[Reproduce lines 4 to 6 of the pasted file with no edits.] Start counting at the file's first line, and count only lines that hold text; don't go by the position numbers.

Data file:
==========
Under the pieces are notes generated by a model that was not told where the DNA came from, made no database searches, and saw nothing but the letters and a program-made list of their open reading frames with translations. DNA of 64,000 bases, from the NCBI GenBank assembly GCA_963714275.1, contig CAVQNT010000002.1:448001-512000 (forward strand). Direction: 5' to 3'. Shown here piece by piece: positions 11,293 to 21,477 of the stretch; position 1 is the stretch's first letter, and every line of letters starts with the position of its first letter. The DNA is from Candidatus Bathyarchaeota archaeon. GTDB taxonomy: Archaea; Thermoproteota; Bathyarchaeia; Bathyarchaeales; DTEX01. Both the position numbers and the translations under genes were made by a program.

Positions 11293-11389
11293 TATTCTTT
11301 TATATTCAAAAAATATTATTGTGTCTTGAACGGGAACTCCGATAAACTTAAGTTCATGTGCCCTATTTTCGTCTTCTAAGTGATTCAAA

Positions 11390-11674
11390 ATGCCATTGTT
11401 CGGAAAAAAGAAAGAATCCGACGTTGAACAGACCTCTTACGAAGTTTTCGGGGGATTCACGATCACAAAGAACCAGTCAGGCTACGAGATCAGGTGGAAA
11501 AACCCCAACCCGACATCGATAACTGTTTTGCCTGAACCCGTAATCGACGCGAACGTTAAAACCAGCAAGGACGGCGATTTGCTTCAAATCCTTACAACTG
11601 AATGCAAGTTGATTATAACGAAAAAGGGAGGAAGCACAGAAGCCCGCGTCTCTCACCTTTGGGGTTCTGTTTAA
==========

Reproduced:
11301 TATATTCAAAAAATATTATTGTGTCTTGAACGGGAACTCCGATAAACTTAAGTTCATGTGCCCTATTTTCGTCTTCTAAGTGATTCAAA

Positions 11390-11674
11390 ATGCCATTGTT